The Best Albums of 2020: Artists in Isolation

It's that time... the end of year wrap up of my favorite listens of the year. 2020 has been quite a unique year, where artists have had more time than ever to spend on their creative talents. And some of these gems have come in isolation. 


On “Folklore,” Taylor Swift puts away childish things like pure pop clarity and scoring easy points. Her unexpected quarantine-era alliance with Aaron Dessner of the National deliberately and gorgeously blurs the crisp contours of her past songwriting. On “Folklore” she is swathed in acoustic instruments and Minimalistic patterns within patterns. And when she sings about lost love, she now admits that she shares both blame and regrets.

Fetch the Bolt Cutters

A triumph of willfulness, “Fetch the Bolt Cutters” is Fiona Apple proclaiming she “won’t shut up” amid a percussive clatter she created at her home: banging on pots and pans, pushing her voice to extremes, letting her dog bark. The songs avenge and exorcise all sorts of slights and traumas, distant and recent, mixing spite with amusement. And they mutate as they go, mingling spoken words and melody and drawing at whim on rock, jazz, show tunes, choir harmonies, chants and cheers. Apple doesn’t forget or forgive; she just moves ahead.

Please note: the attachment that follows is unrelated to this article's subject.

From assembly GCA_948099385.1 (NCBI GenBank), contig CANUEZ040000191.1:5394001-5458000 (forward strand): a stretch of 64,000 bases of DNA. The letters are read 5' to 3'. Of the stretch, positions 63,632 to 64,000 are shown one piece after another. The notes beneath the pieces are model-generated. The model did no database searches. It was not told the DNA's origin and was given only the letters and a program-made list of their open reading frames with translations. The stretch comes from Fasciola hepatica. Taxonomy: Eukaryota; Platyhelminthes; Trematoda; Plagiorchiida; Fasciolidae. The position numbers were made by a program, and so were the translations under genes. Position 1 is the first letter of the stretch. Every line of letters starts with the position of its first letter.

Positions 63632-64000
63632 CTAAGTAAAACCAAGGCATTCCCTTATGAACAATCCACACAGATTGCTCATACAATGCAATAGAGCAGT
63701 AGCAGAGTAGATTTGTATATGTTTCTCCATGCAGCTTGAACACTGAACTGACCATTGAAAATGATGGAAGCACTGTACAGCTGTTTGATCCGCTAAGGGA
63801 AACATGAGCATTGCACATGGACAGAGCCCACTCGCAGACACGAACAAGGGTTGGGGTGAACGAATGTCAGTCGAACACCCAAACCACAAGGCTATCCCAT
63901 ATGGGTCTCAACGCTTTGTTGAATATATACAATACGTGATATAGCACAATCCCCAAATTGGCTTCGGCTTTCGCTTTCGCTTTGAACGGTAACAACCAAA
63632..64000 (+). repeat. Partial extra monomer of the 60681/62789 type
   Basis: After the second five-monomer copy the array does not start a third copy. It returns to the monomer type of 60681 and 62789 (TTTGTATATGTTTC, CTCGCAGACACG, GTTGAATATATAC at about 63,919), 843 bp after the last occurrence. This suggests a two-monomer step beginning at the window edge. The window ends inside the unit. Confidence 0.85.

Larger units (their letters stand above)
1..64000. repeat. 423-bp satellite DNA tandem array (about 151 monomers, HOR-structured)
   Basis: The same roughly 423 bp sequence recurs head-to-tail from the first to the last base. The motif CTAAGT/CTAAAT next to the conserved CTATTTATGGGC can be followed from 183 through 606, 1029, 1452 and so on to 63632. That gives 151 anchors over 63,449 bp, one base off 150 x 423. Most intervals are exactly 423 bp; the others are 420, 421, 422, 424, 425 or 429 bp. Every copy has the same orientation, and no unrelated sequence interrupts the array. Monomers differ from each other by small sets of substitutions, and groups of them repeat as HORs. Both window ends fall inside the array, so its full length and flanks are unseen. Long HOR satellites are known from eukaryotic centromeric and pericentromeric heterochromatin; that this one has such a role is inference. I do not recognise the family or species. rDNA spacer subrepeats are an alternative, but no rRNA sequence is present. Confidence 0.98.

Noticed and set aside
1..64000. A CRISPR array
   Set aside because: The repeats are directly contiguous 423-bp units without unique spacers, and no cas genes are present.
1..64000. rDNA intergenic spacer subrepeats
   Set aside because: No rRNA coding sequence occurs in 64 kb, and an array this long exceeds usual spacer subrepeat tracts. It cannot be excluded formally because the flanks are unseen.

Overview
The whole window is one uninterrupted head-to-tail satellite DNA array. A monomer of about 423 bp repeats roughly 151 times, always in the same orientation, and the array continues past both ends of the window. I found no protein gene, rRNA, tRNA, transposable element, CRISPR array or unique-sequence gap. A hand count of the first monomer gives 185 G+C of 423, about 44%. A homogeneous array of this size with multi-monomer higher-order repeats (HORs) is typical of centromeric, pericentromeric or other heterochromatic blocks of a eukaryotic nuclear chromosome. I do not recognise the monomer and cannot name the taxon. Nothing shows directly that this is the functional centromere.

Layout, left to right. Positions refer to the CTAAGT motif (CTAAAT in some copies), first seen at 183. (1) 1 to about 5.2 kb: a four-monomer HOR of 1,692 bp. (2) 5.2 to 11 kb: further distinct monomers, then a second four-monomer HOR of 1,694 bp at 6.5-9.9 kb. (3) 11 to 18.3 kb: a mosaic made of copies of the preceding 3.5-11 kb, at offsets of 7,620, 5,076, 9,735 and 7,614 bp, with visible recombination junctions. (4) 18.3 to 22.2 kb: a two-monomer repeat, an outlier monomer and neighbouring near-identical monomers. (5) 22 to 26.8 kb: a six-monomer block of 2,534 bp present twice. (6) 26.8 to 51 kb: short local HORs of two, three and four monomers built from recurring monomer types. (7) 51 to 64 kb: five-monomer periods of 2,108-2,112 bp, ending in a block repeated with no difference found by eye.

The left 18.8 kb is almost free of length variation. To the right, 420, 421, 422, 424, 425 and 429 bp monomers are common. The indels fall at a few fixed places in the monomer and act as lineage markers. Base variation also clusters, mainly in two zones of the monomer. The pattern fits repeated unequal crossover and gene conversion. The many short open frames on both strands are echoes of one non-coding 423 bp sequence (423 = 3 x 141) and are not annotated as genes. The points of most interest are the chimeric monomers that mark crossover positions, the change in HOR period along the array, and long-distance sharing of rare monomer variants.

Run the Jewels — Killer Mike and El-P — uphold a worthy, now-vintage style of hip-hop, with densely and aggressively produced tracks and rhymes that are declaimed rather than moaned, for songs that address broader issues between boasts. The momentum hardly ever lets up on “RTJ4”; the problems it targets have been all too vivid in 2020.


What if the most innovative mainstream Nashville performer was also the most reverent of tradition? What if the guy who wrote great, smart party songs also excelled at devastating heartbreak anthems? What if careful, syllable-by-syllable songwriting held hands with clever concepts and intuitive, sticky melodies? What if the soft-focus blur preferred by the rest of the town didn’t make an album like this such a shock?

As always, you can find physical copies and place on hold through curbside pickup or checkout on Hoopla. 

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